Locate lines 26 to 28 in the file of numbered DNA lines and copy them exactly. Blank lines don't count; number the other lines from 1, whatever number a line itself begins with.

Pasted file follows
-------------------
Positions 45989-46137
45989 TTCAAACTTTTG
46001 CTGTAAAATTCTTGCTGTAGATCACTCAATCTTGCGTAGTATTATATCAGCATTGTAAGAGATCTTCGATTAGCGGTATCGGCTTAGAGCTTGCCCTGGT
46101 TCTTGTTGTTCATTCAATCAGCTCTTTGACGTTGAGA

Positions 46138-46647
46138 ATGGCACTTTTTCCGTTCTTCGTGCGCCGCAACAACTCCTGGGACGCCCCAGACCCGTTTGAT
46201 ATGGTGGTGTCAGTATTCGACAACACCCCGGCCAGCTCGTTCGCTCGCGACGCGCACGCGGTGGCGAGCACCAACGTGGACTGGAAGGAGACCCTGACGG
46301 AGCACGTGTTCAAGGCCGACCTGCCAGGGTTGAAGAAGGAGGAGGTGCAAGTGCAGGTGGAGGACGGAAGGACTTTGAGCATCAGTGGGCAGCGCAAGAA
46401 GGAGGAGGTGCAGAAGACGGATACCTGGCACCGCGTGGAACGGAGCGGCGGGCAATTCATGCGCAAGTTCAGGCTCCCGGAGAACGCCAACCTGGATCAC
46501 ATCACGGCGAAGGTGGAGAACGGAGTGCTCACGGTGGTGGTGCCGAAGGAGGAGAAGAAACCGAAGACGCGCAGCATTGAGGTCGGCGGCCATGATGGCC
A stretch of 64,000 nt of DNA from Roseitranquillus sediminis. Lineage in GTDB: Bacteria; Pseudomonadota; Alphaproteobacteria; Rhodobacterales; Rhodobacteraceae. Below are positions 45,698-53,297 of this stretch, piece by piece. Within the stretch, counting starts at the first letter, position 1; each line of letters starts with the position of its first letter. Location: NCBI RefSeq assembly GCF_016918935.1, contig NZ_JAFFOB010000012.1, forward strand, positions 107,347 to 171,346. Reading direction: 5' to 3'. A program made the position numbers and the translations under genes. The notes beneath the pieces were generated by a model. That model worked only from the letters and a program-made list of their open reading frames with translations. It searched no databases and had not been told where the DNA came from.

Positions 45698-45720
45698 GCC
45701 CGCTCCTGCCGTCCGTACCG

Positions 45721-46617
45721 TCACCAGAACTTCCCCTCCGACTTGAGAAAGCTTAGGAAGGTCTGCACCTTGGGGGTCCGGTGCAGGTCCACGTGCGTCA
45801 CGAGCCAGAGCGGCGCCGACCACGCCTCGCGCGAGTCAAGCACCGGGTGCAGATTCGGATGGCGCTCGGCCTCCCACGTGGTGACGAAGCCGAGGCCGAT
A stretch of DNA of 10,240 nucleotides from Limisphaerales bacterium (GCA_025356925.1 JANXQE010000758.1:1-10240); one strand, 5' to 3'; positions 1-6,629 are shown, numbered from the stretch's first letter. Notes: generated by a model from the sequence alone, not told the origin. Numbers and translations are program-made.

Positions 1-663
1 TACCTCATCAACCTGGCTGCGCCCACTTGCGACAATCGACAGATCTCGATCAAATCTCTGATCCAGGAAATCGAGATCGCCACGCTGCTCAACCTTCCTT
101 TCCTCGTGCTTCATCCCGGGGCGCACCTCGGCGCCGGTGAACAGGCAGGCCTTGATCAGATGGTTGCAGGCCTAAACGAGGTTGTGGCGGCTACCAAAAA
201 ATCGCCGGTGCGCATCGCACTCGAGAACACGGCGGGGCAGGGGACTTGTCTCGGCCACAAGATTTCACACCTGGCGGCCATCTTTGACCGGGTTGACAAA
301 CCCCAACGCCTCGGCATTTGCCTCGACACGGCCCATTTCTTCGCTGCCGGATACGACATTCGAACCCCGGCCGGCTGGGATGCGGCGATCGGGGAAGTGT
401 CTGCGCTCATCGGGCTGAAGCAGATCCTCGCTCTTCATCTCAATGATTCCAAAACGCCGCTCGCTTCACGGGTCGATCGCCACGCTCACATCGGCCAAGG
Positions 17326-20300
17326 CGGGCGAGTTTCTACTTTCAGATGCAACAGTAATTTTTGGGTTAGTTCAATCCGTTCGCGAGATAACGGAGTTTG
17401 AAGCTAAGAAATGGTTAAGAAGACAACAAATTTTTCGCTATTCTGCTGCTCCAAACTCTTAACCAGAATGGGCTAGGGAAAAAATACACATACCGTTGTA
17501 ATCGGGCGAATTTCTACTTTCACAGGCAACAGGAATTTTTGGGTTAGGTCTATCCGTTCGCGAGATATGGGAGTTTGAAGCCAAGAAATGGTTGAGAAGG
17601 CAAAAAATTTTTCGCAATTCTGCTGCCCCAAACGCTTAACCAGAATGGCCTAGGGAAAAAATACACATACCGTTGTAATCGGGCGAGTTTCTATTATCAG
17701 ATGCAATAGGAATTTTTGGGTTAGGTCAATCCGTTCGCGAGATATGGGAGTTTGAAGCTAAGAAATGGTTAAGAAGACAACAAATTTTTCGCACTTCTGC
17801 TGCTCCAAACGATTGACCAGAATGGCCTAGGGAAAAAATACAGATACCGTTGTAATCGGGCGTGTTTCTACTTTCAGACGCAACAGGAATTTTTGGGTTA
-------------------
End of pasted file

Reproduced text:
17326 CGGGCGAGTTTCTACTTTCAGATGCAACAGTAATTTTTGGGTTAGTTCAATCCGTTCGCGAGATAACGGAGTTTG
17401 AAGCTAAGAAATGGTTAAGAAGACAACAAATTTTTCGCTATTCTGCTGCTCCAAACTCTTAACCAGAATGGGCTAGGGAAAAAATACACATACCGTTGTA
17501 ATCGGGCGAATTTCTACTTTCACAGGCAACAGGAATTTTTGGGTTAGGTCTATCCGTTCGCGAGATATGGGAGTTTGAAGCCAAGAAATGGTTGAGAAGG